Many people suggest its rather incongruous title comes from pre-revolutionary New England—where butchers packed pork shoulders into barrels for storage and transport. And, back in those times, these casks were known as butts (a term the once-invading British still use).

Pork butt typically has a prime ratio of 25 percent fat to 75 percent lean meat—making it an excellent choice for tenderness—and its simplicity of cooking means it’s ideal for the novice smoker.

Once thoroughly cooked, you can enjoy a remarkably rewarding yet straightforward pulled-pork sandwich, a decadent mac and cheese with Boston Butt, or a homely smoked pork casserole.

3. Whole Chicken

Smoked chicken cooking time:        3.5-4.5 hours at 225-degrees Fahrenheit.

Best smoke pellets:                        Cherry, apple and mesquite.

Internal temperature:                165-degrees Fahrenheit.

In my opinion, there’s nothing more satisfying than removing a steamy and crispy-skinned chicken from the smoker.

While phenomenally simple to cook—the key to impressive results is choosing the correct bird to smoke in the first place.

Chicken disappears fast at any cookout—so ensure you select one large enough for the number of guests. As it’s as easy to cook two chickens as it is one—personally, I’d opt for the latter. The worst-case scenario is you have some succulent breasts to nibble on the following day.

Additionally, opt for a fresh (not freshly frozen) chicken that the farmer hasn’t injected with any ‘solution’—typically a brine mixture to ‘plump’ up the bird. Smoke and water aren’t good bedfellows—a watery chicken prevents absorption of flavor, and salt will impair the taste.

A quick tip.

You want crisp skin—not tough and rubbery. Hence, during the last 45 minutes of smoking—ramp up the temperature to around 350-degrees Fahrenheit. This will create satisfying bite-through skin—not a chewy outer texture.

When cooked, you can carve up the bird as you would a broiled or roast chicken—or treat it as you would a pork shoulder—pulling apart the meat with a pair of forks. If you opt for the latter, I’d suggest a reasonably sweet barbecue sauce and layer onto some fresh buns for the ultimate sandwich.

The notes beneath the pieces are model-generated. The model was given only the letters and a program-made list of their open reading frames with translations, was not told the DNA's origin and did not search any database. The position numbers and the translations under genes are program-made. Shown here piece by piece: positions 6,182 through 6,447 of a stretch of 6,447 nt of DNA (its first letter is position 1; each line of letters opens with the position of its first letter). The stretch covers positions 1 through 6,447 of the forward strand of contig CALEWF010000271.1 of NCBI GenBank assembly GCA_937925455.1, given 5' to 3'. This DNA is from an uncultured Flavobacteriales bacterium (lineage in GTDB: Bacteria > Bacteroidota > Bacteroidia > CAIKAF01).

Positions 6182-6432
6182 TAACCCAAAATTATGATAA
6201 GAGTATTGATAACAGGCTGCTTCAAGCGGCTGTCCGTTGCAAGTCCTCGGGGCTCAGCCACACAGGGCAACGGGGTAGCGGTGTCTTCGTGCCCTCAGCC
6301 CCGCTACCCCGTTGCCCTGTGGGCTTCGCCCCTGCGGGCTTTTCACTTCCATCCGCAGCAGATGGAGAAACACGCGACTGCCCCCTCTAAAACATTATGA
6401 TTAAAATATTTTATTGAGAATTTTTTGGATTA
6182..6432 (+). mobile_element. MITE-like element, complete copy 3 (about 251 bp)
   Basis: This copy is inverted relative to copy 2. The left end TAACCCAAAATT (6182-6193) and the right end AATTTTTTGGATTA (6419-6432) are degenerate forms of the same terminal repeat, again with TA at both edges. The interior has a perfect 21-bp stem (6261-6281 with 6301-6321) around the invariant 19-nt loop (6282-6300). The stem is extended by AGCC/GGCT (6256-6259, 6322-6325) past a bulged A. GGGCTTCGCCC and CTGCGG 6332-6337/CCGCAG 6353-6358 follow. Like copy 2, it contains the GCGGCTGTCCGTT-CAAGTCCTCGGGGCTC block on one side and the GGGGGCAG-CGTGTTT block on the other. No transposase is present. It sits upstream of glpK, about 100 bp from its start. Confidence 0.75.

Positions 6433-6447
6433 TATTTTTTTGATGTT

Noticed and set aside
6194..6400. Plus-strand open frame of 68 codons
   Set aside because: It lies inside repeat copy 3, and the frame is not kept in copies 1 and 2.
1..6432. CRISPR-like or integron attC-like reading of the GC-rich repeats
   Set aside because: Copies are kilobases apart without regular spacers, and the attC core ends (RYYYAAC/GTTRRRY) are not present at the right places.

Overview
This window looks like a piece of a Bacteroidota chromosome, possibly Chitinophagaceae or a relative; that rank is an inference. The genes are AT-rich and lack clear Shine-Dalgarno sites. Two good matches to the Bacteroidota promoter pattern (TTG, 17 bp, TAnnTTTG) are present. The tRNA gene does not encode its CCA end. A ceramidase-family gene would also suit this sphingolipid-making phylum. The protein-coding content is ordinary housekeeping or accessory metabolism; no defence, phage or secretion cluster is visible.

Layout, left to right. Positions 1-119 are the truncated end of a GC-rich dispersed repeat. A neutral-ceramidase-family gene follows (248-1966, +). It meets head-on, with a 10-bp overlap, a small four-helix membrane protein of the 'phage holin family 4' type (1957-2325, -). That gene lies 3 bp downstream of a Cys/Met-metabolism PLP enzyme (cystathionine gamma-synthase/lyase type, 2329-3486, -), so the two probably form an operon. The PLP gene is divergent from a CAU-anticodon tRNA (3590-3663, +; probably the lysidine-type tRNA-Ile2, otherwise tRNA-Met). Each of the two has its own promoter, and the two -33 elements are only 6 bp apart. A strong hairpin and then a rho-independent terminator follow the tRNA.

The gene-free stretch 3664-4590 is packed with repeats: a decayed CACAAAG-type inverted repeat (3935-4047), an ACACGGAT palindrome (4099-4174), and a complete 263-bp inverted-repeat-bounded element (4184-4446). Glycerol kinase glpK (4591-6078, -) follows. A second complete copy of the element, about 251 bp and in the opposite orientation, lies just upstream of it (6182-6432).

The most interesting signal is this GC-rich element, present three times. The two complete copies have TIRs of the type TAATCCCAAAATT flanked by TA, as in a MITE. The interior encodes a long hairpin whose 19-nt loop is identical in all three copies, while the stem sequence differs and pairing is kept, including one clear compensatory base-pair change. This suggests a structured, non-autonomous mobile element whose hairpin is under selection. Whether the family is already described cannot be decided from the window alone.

4. Pork Ribs

Smoked pork ribs cooking time:        Five hours at 225-degrees Fahrenheit.

Best smoke pellets:                        Red oak, hickory and mesquite.

Internal temperature:                170-degrees Fahrenheit.

For kids, grandchildren and seniors that are young at heart—pork ribs are one of the best meats to smoke.

After some low and slow cooking—they’re tasty and tactile finger food that, although messy, deliver incredible savory satisfaction.

Seek out a rack that’s fairly even in thickness throughout—otherwise, you’ll find some ribs are burned to a crisp while others aren’t sufficiently cooked. Ensure you trim off any loose meat and fat (as they will just char) and remove the membrane—it blocks the flavor of the smoke.

My favorite method of preparation is to apply a rub. I prefer spicy, but dependent on your guests (and whether you like them sufficiently to cater to their tastes), you can equally opt for a sweet or savory touch.

Just ensure you don’t rub your ribs too early—this can lead to an almost ‘hammy’ taste and dry the meat out. Do it as close to smoking time as possible. And, where you can, avoid overhandling your meat—the more you touch and play with it—the increased likelihood of your flavoring efforts dropping off your food and lowering the taste.

Best Meats to Smoke FAQs

What Is the Quickest Meat to Smoke?

Smoking times depend on the size of the cut of meat. Hence the smaller the joint, the more rapid the cooking duration.

What Meat Can You Smoke in 4 Hours?

The ideal four-hour smoking meat is a whole chicken—which you should be able to thoroughly cook in this time period.

What Is the Best Cut of Beef for Smoking?

Beef brisket, with extensive marbling and a generous fat layer, is the optimum cut of beef for the smoker.

Is Smoked Meat Healthy?

As long as you’ve cooked the meat thoroughly—there are no more gastrointestinal issues associated with smoking than with other food preparation methods. However, research does indicate that smoking meat increases the number of carcinogens present in the food.


The Best Cuts of Meat to Smoke Conclusion

If you want to be more like Smokin’ Joe Frazier and less like Gorgeous George Foreman—then you need the best smoking meats.

And that means going for the cuts that other backyard grillers treat with disdain.

Choose meats that demand long cooking times, are packed full of taste-elevating collagen, and host a generous fat layer. This will lead to the most flavorsome, succulent and tender cuts that will have your family and friends marveling at your fiery fayre.

And, if you’re new to smoking—stick with the failsafe staples of smoked brisket, pork shoulder and whole chicken.

Just don’t tell Jed your secrets.


Phil Watson

I’m an old timer who retired, and basically, my mrs. didn’t want me indoors too much. So, I had to get out of the house, and as I’m not the green-fingered kind, there was only one sensible thing to do in the yard: Barbecue! Meat. Fire. Yum. Over a couple of years, I got pretty good at mastering a grill, and decided to share my knowledge with others who are just getting started. Luckily, my wife let me inside the house to set up this site. Here at Barbecue Grill Review, I share my experience with my favorite recipes, guides on how to get started, and review some of the best grills out there.

Leave a Reply

Your email address will not be published. Required fields are marked *